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Investors Cautiously Optimistic that Nigeria Will See Improvements Whoever Wins Poll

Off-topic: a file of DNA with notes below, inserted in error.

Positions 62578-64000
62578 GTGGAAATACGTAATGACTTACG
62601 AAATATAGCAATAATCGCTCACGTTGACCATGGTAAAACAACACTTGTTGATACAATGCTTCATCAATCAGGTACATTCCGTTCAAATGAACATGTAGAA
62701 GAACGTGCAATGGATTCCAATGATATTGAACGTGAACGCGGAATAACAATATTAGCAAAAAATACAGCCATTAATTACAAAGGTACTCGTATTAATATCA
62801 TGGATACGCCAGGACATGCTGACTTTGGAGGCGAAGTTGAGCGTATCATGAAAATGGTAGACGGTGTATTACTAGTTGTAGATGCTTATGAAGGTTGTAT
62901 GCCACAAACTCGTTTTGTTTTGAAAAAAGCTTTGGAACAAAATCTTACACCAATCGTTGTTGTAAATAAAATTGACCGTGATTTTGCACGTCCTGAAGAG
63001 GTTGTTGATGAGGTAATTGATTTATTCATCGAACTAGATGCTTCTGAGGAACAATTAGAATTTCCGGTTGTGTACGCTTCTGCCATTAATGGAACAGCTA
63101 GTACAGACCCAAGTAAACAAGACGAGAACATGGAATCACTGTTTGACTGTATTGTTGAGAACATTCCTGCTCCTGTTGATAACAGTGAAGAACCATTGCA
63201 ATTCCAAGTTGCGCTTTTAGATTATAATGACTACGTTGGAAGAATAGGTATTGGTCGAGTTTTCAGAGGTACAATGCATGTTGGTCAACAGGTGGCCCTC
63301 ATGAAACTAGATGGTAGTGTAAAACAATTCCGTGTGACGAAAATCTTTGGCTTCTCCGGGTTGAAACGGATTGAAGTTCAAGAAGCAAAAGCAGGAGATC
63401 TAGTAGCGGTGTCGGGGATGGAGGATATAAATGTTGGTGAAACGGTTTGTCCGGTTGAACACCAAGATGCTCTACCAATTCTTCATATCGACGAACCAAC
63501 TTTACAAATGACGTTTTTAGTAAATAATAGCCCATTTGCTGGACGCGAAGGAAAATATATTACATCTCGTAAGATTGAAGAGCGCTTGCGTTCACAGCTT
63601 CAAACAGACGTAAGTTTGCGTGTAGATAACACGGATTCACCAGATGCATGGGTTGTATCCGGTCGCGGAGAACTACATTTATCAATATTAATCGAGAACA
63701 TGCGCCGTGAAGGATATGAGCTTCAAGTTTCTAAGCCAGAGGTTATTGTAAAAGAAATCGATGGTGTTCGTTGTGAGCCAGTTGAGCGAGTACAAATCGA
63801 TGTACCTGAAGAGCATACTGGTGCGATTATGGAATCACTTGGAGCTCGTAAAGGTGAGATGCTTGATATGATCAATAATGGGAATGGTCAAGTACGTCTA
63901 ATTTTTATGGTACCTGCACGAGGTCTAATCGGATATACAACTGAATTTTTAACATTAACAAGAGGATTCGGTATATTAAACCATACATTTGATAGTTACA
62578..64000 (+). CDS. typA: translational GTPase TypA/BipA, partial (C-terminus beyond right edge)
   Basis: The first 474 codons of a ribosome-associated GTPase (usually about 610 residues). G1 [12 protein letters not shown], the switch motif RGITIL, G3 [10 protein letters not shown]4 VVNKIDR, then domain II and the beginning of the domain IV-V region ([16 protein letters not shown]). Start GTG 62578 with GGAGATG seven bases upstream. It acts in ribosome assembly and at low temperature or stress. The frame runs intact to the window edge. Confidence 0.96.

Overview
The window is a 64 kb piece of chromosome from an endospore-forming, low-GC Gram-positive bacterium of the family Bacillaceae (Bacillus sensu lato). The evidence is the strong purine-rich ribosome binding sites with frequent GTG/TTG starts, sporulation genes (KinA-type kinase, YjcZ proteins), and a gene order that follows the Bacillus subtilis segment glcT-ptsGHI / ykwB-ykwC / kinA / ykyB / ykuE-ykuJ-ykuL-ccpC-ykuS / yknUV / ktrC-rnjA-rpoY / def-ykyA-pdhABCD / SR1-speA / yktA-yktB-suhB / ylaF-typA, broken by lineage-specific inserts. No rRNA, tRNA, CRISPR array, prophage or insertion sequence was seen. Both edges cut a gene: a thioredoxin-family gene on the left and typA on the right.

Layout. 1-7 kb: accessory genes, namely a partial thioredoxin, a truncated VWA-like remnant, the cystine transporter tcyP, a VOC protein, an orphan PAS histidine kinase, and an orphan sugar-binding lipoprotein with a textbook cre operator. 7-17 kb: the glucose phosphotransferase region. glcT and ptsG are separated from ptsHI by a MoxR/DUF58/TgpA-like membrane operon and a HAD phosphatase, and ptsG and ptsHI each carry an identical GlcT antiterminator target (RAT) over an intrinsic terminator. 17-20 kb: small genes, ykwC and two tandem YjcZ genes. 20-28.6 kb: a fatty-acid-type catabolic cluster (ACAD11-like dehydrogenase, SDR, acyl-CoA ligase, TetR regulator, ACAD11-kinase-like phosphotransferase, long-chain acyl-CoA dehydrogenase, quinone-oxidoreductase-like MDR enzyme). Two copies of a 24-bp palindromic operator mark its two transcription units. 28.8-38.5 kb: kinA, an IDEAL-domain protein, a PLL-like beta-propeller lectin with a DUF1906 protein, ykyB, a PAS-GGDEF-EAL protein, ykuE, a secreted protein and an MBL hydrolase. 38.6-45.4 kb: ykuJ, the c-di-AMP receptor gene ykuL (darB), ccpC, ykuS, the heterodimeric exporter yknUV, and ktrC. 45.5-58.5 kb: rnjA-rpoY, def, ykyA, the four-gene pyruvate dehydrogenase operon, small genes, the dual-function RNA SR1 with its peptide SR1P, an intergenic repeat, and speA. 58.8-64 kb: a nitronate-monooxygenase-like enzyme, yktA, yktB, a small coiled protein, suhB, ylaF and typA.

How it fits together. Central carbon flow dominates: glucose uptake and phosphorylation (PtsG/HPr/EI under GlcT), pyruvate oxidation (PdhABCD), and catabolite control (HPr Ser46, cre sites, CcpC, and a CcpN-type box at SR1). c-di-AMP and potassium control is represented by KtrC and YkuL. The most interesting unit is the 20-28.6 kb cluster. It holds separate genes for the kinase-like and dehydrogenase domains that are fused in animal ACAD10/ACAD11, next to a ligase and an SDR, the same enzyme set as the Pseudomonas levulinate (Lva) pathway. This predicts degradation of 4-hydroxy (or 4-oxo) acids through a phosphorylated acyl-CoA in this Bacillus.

As Nigerian voters prepare to go to the polls on February 25, international investors are cautiously hopeful that whoever is elected as the next president of Africa’s largest economy will be more market-friendly than the current government. As of November, Nigeria was ranked 131 out of 190 economies on the World Bank’s Ease of Doing Business index. Problems that worry investors include multiple exchange rates, widespread insecurity, and low oil production due to massive crude theft. Another focus is soaring fuel subsidy costs that devour government revenues and drive up debt. Reform of the foreign exchange market is the number one concern for international equity investors, said Steve Pollicino of the US brokerage Auerbach Grayson, adding that uncertainty over how long it takes to get money out of Nigeria is a big deterrent. “No investor’s going to want to buy into a market where you can’t sell stock and get your money out,” he said. Foreign investors held 16 percent of shares on Nigeria’s stock exchange last year, down sharply from 58 percent in 2014, Nigerian Exchange Group data showed. Removing petrol subsidies, which cost $10bn in 2022, is also key but a “hard sell”, said Babatunde Ojo, emerging markets equities portfolio manager at Harding Loevner.